3. What do you mean when you say "other living options"?
    In Illinois, individuals with developmental disabilities who live in ICF/DDs and SODCs and meet certain eligibility criteria, have the option to remain in their current ICF/DD or SODC, transition to another ICF/DD, or receive residential and other services (e.g., employment, day services, personal support services) through Home and Community-Based Waiver (HCBS) funding. Under the HCBS Waiver, DDD offers a variety of living options. As an example, there are three types of CILAs (Community Integrated Living Arrangements) that would be considered "other living options", or alternatives to ICFs/DD. They include 24-hour CILAs, Host Family CILAs, and Intermittent CILAs.
  4. What is an ICF/DD?
    ICF/DD is a shortened way of saying Intermediate Care Facility for individuals who have a Developmental Disability. An ICF/DD is a place where someone with a developmental disability can live and receive 24 hour per day support from staff. These services are paid for by Medicaid State Plan.
  5. What is a HCBS Waiver?
    Home and Community Based Services (HCBS) Waivers are another way to pay for services, but in community-based settings. HCBS Waivers can provide an array of service options including Community Integrated Living Arrangements.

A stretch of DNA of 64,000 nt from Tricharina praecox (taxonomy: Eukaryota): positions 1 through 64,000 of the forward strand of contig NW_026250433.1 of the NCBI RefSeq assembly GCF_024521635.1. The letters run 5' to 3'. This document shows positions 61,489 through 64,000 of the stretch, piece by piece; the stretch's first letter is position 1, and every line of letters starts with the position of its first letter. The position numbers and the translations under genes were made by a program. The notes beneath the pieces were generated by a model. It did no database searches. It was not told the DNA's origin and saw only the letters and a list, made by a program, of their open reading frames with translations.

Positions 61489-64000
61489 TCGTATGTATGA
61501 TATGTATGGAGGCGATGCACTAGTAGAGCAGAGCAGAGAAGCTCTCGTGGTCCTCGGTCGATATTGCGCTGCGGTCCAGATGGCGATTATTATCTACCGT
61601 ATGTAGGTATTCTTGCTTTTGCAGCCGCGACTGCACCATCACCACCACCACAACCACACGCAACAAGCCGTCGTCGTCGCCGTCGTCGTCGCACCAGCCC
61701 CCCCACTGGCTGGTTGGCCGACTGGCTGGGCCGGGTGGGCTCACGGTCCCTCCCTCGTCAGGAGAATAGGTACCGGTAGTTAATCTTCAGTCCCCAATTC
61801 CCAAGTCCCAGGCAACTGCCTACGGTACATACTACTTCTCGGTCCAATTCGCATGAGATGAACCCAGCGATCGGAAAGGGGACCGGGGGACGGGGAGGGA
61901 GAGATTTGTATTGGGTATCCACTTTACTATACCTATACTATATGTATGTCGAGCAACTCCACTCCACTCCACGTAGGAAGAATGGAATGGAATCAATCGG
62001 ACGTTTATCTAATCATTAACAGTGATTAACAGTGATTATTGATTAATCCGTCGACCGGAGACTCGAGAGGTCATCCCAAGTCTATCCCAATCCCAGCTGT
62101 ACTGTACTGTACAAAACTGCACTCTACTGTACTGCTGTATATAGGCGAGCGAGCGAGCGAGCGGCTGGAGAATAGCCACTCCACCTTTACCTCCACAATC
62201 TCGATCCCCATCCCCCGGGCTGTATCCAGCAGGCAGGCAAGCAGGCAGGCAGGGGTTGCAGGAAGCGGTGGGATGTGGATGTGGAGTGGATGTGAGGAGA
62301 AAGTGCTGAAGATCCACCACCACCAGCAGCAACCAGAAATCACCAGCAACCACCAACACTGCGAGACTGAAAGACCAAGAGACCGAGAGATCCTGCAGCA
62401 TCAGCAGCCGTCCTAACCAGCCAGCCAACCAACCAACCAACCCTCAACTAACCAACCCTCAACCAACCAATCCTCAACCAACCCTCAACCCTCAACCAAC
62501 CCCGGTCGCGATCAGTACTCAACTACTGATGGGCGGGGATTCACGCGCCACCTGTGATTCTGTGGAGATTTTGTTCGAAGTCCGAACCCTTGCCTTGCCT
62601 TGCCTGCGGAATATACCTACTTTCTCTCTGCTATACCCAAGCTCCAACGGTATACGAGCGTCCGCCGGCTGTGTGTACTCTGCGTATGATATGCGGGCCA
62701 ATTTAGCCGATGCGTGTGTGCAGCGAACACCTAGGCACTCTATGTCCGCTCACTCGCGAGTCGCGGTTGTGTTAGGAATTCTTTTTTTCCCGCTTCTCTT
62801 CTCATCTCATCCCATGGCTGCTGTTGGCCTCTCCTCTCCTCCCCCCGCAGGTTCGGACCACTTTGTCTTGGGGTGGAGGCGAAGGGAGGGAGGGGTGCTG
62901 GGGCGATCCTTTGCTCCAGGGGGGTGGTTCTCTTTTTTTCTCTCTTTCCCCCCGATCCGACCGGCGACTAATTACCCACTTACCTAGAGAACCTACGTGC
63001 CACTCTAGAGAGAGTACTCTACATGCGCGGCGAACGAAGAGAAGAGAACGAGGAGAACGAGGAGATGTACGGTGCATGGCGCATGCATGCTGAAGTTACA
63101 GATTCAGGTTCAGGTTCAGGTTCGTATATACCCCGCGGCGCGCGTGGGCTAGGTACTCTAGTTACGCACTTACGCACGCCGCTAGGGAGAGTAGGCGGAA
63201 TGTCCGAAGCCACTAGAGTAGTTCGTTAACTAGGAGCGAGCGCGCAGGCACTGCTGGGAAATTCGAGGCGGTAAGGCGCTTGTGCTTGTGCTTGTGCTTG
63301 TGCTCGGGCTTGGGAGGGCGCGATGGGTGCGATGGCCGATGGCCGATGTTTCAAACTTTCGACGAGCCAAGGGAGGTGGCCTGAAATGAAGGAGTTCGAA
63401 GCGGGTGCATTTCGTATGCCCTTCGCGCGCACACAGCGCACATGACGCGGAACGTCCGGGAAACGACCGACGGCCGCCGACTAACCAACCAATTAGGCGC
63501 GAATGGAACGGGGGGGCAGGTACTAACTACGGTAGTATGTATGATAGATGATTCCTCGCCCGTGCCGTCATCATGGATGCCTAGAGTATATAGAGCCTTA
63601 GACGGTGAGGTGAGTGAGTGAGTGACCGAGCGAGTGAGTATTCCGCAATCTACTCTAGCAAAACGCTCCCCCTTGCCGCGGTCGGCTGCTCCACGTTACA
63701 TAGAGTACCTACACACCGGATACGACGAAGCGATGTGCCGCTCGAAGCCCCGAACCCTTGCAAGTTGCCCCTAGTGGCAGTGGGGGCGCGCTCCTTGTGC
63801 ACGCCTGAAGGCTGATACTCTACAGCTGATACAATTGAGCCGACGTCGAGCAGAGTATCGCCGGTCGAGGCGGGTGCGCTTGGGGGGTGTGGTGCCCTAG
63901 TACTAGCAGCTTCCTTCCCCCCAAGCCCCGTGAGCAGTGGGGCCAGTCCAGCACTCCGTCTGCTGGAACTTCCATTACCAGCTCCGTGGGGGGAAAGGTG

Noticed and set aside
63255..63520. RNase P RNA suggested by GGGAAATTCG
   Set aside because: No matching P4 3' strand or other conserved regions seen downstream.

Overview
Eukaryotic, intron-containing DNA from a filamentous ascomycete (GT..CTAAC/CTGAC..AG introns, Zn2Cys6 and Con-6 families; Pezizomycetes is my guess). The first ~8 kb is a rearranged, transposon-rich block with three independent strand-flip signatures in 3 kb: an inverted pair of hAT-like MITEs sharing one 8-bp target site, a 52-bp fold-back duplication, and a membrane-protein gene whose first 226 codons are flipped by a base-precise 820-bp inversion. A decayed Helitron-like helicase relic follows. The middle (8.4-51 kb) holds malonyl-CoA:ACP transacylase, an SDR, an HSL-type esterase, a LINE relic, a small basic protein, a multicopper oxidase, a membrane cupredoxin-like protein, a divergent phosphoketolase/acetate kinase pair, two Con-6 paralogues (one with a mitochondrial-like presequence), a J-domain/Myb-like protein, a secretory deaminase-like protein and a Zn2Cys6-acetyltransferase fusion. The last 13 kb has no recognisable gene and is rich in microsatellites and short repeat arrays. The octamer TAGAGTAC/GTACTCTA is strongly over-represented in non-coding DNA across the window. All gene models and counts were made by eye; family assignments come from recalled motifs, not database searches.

6. What is a CILA?
    Community Integrated Living Arrangement (CILAs) are small group homes, up to 8 individuals, where someone with a developmental disability can live and receive up to 24 hour per day support from staff. These supports are paid for by HCBS Waivers.
  7. What are some of the differences between the different services?
    A Setting with Waiver Funding An ICF/DD
A Setting with Waiver Funding An ICF/DD
My Home I live in my own home, my family home or a small group home, called a CILA, with roommates. CILAs can allow up to 8 individuals to live together (range 1 to 8). If my provider owns my home the home is licensed by the Department of Human Services Bureau of Accreditation, Licensure and Certification (BALC) I live in an ICF. Most ICF/DDs are 16 beds (range 4 to over 200). All facilities are licensed by the Illinois Department of Public Health.
My Supports Through a Discovery Process my ISC Case Manager helps me develop a Personal Plan that will focus on my identified goals and needs. My ISC Case Manager continues to monitor my supports and ensure I am happy with my services and goals. ICF QIDP staff develop my Individual Service Plan with feedback from me and my interdisciplinary team. My QIDP monitors my plan and ensure progress on my goals.
My Day I can choose to attend any Community Day Service program, get a job in the community or stay at home with supports. My ICF will contract with a day program to provide day services, or I will attend a program at my ICF.

Questions about ISCs

  1. Do Independent Service Coordination Agencies work for the Illinois Division of Developmental Disabilities (DDD)?
    Independent Service Coordination (ISC) agencies are contracted with DDD to assist individuals and families in obtaining and maintaining developmental disability services in the State of Illinois.